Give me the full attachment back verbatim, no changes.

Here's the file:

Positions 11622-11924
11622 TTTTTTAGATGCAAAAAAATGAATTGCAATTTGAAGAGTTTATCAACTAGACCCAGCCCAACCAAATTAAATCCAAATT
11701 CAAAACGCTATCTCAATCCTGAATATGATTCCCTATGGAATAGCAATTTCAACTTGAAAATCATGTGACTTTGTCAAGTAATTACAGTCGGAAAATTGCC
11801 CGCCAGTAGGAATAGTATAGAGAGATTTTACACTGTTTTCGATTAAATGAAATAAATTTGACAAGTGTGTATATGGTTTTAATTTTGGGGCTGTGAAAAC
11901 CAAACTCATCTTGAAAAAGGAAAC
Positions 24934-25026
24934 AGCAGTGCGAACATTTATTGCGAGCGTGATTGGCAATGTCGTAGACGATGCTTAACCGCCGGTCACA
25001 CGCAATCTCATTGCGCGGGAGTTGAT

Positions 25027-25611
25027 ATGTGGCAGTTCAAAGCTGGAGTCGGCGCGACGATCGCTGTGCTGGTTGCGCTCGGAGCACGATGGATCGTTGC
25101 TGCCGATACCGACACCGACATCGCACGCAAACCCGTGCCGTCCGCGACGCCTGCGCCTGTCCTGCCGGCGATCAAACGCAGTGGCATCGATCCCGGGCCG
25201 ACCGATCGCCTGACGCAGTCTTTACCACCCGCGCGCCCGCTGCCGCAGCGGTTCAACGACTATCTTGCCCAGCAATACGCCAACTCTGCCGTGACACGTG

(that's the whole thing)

Positions 11622-11924
11622 TTTTTTAGATGCAAAAAAATGAATTGCAATTTGAAGAGTTTATCAACTAGACCCAGCCCAACCAAATTAAATCCAAATT
11701 CAAAACGCTATCTCAATCCTGAATATGATTCCCTATGGAATAGCAATTTCAACTTGAAAATCATGTGACTTTGTCAAGTAATTACAGTCGGAAAATTGCC
11801 CGCCAGTAGGAATAGTATAGAGAGATTTTACACTGTTTTCGATTAAATGAAATAAATTTGACAAGTGTGTATATGGTTTTAATTTTGGGGCTGTGAAAAC
11901 CAAACTCATCTTGAAAAAGGAAAC
Positions 24934-25026
24934 AGCAGTGCGAACATTTATTGCGAGCGTGATTGGCAATGTCGTAGACGATGCTTAACCGCCGGTCACA
25001 CGCAATCTCATTGCGCGGGAGTTGAT

Positions 25027-25611
25027 ATGTGGCAGTTCAAAGCTGGAGTCGGCGCGACGATCGCTGTGCTGGTTGCGCTCGGAGCACGATGGATCGTTGC
25101 TGCCGATACCGACACCGACATCGCACGCAAACCCGTGCCGTCCGCGACGCCTGCGCCTGTCCTGCCGGCGATCAAACGCAGTGGCATCGATCCCGGGCCG
25201 ACCGATCGCCTGACGCAGTCTTTACCACCCGCGCGCCCGCTGCCGCAGCGGTTCAACGACTATCTTGCCCAGCAATACGCCAACTCTGCCGTGACACGTG